Increased risk of reproductive dysfunction in women prescribed long-term opioids for musculoskeletal pain: A matched cohort study in the Clinical Practice Research Datalink

E. Richardson*, J. Bedson, Y. Chen, R. Lacey, K. M. Dunn

*Corresponding author for this work

Research output: Contribution to journalArticlepeer-review

22 Citations (Scopus)


Background: One-fifth of primary care attendees suffer chronic noncancer pain, with musculoskeletal conditions the leading cause. Twelve percent of patients with chronic noncancer pain are prescribed strong opioids. Evidence suggests long-term opioid use is related to hypogonadism in men, but the relationship in women is unclear. Our aim was to investigate reproductive dysfunction in women prescribed long-term opioids for musculoskeletal pain. Methods: We undertook a matched (matched 1:1; for year of birth, year of start of follow-up and practice) cohort study of women aged 18–55 years old, with musculoskeletal pain and an opioid prescription in the Clinical Practice Research Datalink (a primary care database) between 2002 and 2013. Long-term opioid users (≥90 days) were compared with short-term opioid users (<90 days) for four reproductive conditions (abnormal menstruation, low libido, infertility and menopause) using Cox proportional hazards models. Results: A total of 44,260 women were included; the median cohort age at baseline was 43 years (Interquartile Range 36–49). Long-term opioid use was associated with an increased risk of altered menstruation (hazard ratio 1.13 95% CI 1.05–1.21) and with an increased risk of menopause (hazard ratio 1.16 95% CI 1.10–1.23). No significant association was found for libido (hazard ratio 1.19 95% CI 0.96–1.48) or infertility (hazard ratio 0.82 95% CI 0.64–1.06). Conclusions: The risk of menopause and abnormal menstruation was increased in long-term opioid users. This has implications for clinicians as reproductive dysfunction will need to be considered when prescribing long-term opioids to women with musculoskeletal conditions. Significance: This is a large-scale cohort examining the relationship between long-term opioid use and reproductive dysfunction using a UK national primary care database. There is an increased risk of reproductive dysfunction associated with long-term opioid use.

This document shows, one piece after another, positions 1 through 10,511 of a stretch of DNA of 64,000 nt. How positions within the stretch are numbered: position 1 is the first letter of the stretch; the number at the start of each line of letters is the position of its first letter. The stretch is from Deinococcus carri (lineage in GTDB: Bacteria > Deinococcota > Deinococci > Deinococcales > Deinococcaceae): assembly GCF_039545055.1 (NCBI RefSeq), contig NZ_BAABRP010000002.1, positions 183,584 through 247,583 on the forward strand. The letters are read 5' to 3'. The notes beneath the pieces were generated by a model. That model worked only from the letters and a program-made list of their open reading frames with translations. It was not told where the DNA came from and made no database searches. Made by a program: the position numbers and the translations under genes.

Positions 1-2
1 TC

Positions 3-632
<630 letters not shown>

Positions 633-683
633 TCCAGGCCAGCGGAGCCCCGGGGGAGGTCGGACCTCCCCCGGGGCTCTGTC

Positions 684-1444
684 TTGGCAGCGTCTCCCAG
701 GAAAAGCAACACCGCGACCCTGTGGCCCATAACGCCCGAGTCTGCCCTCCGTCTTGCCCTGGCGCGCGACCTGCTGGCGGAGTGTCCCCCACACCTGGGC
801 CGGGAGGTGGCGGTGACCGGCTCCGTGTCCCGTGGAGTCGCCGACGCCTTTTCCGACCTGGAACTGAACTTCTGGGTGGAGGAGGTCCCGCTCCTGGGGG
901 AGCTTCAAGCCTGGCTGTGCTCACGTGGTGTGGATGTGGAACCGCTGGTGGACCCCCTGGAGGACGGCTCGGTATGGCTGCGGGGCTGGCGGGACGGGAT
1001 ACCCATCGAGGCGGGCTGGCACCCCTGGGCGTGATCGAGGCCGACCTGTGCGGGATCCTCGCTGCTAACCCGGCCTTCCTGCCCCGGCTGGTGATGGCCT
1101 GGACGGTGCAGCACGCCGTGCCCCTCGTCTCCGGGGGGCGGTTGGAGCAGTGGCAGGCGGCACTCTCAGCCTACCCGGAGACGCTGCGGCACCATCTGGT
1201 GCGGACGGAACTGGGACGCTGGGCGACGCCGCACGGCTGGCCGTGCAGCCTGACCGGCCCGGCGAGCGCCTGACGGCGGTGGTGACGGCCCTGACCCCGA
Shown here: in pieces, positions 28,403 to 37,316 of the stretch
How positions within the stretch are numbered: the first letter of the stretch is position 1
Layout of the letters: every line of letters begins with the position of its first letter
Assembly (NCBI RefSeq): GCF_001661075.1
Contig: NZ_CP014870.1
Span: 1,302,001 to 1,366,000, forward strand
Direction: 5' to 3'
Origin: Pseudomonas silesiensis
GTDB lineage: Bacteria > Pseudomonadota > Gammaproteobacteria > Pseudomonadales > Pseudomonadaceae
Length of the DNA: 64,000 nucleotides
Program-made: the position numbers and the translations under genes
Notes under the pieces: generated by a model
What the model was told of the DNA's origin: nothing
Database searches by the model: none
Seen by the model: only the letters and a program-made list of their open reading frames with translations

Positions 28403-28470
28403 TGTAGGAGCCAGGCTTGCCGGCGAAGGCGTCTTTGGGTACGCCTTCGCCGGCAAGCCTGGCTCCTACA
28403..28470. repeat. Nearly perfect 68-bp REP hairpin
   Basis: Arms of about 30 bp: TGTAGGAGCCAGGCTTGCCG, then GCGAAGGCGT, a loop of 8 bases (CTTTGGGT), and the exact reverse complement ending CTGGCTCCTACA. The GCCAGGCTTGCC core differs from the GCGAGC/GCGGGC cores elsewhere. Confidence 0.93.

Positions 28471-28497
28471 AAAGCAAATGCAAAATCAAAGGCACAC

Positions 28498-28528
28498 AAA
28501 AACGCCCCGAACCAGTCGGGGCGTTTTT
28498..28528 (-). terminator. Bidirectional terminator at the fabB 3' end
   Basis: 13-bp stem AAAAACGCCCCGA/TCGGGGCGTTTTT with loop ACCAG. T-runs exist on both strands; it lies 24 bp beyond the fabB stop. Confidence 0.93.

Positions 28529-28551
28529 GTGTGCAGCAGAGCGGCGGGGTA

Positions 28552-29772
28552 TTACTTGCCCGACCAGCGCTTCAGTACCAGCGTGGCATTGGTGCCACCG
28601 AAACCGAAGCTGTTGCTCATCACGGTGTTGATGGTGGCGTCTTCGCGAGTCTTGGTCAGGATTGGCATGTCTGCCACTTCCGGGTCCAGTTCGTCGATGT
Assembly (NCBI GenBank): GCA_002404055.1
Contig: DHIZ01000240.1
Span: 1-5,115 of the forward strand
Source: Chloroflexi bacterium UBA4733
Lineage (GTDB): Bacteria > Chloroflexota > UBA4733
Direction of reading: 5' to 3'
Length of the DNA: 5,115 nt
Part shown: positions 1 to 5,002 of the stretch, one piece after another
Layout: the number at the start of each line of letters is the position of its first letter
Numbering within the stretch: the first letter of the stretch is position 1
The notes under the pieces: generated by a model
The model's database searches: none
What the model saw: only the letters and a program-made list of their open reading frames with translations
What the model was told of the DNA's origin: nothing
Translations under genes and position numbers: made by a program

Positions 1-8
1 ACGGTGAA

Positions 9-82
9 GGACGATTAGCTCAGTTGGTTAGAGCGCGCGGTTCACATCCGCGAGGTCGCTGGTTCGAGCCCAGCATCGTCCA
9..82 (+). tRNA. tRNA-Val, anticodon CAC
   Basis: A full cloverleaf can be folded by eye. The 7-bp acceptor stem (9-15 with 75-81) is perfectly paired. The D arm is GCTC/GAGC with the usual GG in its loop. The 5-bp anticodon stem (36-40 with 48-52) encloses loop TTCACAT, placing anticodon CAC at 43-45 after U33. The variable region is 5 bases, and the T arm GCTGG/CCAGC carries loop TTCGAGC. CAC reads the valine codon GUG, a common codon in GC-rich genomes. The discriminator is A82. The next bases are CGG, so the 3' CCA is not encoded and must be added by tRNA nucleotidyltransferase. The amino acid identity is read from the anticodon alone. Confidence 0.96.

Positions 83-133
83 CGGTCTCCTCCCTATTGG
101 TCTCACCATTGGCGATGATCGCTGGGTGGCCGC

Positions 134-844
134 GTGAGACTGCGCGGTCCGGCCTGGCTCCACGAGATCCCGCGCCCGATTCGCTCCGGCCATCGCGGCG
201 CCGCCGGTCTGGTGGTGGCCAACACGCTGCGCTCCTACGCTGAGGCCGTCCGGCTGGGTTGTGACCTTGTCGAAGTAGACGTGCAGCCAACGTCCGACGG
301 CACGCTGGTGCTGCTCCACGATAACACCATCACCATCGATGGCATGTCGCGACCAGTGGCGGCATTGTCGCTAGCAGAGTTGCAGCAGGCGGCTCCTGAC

Original languageEnglish
Pages (from-to)1701-1708
Number of pages8
JournalEuropean Journal of Pain (United Kingdom)
Issue number9
Publication statusPublished - Oct 2018
Externally publishedYes

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